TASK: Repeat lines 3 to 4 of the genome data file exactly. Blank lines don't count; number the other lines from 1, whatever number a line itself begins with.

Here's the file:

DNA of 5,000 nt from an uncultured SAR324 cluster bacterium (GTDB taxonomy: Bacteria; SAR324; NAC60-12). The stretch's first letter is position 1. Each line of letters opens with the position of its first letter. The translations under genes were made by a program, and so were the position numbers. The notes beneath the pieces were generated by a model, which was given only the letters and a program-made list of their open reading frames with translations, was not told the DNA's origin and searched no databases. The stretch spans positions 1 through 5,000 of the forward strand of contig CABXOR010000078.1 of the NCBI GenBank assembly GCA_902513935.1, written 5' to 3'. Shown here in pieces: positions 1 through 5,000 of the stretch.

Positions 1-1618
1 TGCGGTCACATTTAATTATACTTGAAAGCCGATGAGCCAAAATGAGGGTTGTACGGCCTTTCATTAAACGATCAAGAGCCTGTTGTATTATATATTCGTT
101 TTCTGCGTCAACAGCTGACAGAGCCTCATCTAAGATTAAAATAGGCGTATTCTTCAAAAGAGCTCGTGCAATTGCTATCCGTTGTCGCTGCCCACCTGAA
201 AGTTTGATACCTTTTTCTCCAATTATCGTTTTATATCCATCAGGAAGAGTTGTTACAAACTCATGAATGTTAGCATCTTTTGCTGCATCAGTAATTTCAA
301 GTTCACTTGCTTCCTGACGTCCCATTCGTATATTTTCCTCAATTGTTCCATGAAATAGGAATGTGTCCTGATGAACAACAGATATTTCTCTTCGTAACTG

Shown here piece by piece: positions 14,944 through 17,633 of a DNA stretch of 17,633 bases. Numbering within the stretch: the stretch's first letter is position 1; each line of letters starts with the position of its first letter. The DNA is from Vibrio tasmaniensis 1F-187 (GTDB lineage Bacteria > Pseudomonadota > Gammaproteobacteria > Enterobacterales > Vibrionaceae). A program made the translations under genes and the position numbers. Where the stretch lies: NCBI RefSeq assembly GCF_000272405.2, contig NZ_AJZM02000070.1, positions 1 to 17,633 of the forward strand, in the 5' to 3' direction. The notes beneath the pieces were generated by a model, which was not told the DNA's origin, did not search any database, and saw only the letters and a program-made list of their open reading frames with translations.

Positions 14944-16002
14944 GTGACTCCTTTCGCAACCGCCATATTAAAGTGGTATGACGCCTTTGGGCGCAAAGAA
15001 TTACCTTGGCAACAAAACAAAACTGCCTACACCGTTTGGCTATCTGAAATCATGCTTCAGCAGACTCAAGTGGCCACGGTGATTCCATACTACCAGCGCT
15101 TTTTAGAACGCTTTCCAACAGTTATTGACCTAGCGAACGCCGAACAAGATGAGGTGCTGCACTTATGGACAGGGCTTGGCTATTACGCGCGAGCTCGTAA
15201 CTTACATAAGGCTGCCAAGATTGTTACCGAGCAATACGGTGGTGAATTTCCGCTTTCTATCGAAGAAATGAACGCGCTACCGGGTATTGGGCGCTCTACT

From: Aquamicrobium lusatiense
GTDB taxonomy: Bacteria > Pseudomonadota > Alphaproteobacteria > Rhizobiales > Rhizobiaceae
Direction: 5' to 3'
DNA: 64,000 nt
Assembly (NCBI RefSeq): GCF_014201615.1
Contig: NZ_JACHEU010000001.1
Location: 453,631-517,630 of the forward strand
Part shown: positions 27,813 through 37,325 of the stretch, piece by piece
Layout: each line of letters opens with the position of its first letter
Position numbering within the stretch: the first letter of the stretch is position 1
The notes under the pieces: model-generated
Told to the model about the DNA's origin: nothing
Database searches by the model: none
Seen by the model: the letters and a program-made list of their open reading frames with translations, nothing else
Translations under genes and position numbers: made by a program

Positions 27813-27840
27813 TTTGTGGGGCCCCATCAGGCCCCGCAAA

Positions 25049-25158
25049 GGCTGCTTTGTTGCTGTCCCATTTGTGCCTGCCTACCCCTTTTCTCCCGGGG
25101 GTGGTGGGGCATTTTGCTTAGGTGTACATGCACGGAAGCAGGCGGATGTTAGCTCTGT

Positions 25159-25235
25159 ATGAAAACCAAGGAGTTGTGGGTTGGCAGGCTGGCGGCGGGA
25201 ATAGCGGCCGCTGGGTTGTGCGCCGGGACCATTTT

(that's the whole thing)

1 TGCGGTCACATTTAATTATACTTGAAAGCCGATGAGCCAAAATGAGGGTTGTACGGCCTTTCATTAAACGATCAAGAGCCTGTTGTATTATATATTCGTT
101 TTCTGCGTCAACAGCTGACAGAGCCTCATCTAAGATTAAAATAGGCGTATTCTTCAAAAGAGCTCGTGCAATTGCTATCCGTTGTCGCTGCCCACCTGAA